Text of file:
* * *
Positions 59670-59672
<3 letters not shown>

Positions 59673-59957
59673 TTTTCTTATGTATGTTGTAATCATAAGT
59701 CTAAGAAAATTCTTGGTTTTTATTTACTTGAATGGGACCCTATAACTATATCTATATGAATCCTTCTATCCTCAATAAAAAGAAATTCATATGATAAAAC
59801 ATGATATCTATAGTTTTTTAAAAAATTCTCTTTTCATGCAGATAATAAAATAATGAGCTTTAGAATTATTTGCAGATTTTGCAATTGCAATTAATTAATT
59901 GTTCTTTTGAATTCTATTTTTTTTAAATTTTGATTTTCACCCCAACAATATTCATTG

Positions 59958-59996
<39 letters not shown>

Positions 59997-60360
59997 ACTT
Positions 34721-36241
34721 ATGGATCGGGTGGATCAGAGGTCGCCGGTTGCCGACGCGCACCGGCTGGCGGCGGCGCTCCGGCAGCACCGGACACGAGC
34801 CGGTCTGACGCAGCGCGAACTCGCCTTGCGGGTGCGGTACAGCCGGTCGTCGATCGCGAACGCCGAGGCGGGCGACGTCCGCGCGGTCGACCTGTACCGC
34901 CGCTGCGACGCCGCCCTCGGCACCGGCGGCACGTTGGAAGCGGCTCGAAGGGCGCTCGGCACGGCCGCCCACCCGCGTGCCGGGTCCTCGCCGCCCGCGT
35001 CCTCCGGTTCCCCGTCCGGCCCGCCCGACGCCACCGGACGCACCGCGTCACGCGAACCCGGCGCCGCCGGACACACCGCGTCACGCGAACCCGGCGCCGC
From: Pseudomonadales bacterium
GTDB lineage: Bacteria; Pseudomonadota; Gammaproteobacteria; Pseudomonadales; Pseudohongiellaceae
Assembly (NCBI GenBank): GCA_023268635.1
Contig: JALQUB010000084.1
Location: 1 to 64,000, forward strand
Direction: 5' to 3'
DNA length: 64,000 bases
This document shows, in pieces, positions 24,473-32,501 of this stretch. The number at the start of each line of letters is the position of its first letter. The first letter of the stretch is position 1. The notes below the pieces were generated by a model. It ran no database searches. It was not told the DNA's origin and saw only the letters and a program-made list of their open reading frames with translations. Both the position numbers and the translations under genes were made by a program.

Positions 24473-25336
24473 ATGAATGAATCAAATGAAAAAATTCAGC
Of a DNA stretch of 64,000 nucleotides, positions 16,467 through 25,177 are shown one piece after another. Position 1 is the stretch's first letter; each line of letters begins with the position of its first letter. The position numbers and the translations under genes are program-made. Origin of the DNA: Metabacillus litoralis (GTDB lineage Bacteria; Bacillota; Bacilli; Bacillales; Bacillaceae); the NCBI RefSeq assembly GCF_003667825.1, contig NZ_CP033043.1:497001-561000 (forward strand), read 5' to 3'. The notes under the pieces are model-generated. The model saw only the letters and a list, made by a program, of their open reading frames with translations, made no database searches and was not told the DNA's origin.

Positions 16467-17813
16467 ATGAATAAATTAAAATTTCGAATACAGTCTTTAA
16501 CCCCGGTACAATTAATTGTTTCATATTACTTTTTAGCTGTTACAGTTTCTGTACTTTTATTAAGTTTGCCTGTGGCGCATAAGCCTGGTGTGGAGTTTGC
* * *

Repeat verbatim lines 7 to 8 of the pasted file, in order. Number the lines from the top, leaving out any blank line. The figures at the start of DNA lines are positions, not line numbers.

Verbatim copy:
59901 GTTCTTTTGAATTCTATTTTTTTTAAATTTTGATTTTCACCCCAACAATATTCATTG

Positions 59958-59996